She continued, “Each table is different because the wood is different. He believed that rare woods could speak to the craftsman – each object is unique because it derives from the idiosyncrasies of each slab of wood.”
The gorgeously crafted “Redwood Root Coffee Table” with walnut Arlyn base reflects this philosophy, depicting a wild, free-form grain and contour complemented by the stark simplicity of the base. The most recent example of Nakashima’s work presented in the exhibition is the lovely “Tsuitate Standing Piece” created in 1989 during his last year of active design. It was conceived as a major piece for a retrospective of his work at the American Craft Museum in New York. According to Higa, the piece, made of walnut root, “has the feel of an abstract painting.”
In addition to furniture, photographs of the artist, his career and influences are also on view by acclaimed modern architect photographer Ezra Stoller, including a wide-angle view of the interior of his Conoid studio in New Hope. Rarely seen 1940s War Relocation Authority photographs of the artist in the internment camp reveal how early experiences as a Japanese American played an important role in his development as a designer and craftsman.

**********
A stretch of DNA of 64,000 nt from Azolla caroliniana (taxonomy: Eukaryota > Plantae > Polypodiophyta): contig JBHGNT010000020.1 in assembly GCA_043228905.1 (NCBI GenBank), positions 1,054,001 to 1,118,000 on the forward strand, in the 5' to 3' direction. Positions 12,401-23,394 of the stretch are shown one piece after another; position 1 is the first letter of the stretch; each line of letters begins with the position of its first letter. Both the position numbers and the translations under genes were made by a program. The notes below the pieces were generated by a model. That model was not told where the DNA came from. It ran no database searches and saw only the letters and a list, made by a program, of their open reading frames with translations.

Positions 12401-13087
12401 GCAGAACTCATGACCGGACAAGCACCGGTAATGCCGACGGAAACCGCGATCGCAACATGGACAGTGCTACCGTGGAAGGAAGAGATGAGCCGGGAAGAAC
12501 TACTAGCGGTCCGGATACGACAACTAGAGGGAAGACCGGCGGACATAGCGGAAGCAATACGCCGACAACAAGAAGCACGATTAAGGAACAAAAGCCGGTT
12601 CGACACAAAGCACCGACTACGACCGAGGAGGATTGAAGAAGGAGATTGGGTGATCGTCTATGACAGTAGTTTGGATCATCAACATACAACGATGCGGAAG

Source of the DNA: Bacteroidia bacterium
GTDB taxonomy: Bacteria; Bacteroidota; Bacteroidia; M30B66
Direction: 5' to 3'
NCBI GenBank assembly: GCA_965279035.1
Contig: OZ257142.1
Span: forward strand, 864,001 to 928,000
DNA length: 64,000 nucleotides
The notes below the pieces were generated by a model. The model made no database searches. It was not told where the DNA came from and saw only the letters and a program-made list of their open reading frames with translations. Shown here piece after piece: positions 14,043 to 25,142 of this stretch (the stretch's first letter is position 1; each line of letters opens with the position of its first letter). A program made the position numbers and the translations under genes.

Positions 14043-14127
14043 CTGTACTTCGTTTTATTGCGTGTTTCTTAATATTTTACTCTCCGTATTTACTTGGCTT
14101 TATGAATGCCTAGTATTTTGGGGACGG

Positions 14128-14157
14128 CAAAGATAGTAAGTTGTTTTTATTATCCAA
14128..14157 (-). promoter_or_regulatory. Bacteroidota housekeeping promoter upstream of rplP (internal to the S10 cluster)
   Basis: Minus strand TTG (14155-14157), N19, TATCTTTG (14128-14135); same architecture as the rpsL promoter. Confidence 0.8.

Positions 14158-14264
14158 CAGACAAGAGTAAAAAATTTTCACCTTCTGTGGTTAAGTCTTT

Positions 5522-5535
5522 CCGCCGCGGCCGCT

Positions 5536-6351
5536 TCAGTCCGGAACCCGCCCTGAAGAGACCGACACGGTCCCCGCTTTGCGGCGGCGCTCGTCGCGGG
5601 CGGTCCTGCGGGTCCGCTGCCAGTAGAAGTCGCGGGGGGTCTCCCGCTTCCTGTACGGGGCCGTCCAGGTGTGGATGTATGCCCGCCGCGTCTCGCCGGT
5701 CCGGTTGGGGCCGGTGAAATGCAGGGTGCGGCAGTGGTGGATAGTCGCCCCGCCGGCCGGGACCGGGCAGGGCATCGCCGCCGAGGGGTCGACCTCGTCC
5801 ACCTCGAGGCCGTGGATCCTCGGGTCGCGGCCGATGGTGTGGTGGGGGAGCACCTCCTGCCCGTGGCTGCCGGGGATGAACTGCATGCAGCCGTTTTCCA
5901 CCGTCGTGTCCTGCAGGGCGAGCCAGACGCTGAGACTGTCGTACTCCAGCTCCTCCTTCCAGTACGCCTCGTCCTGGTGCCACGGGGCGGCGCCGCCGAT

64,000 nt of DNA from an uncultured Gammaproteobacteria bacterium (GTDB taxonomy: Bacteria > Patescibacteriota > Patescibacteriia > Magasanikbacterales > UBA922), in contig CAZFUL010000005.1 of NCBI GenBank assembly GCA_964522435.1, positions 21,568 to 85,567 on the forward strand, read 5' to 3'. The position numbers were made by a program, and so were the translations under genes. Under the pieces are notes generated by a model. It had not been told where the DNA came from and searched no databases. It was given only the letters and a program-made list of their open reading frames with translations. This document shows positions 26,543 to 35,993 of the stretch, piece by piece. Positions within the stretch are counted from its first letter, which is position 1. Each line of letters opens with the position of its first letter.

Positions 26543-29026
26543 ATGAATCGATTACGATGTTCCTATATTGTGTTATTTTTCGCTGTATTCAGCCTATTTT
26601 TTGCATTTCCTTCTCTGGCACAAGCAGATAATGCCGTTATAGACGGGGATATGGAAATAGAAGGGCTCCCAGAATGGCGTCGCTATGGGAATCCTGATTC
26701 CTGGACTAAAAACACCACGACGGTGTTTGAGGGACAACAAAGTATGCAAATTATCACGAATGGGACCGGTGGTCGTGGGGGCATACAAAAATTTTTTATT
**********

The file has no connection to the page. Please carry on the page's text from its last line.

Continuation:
Further highlights of the exhibition include four prints by American social realist artist Ben Shahn (1898-1969) in specially constructed wood frames by Nakashima, and from 1942, a mounted Bitterbrush branch that was cherished by the artist.
In her book, Mira Nakashima also refers to the aura of tranquility her father’s work possessed. “His furniture has become for many an oasis of peace, a centering force where lives are scattered and decentralized. The basis of Nakashima’s work was derived from his practice of Integral Yoga,” which he studied in India in the 1930s. “The primary goal of his work was to encourage human beings to live in harmony with nature rather than to destroy it for their own use.”
“In many ways, my father was a throwback to earlier periods of history,” states Mira Nakashima. “Even though his forms are now imitated by many, the sincerity, honesty and integrity of his work ensures that the work that follows it is at best a physical copy, unable to approach its essence. The unspoken thought processes and spiritual backdrop behind his creativity give his work an indescribable, elusive quality that is distinctively his.”
Mira Nakashima’s Nature Form and Spirit: The Life and Legacy of George Nakashima is available for $75 and can be ordered through the museum store, 213-830-5865. It is a fully illustrated 270-page book chronicling the artist’s life.
The museum is at 369 East First Street in the historic Little Tokyo section of Los Angeles. Museum hours are Sunday, Tuesday, Wednesday, Friday and Saturday, 10 am to 5 pm, and Thursday 10 am to 8 pm. For information, 213-625-0414 or .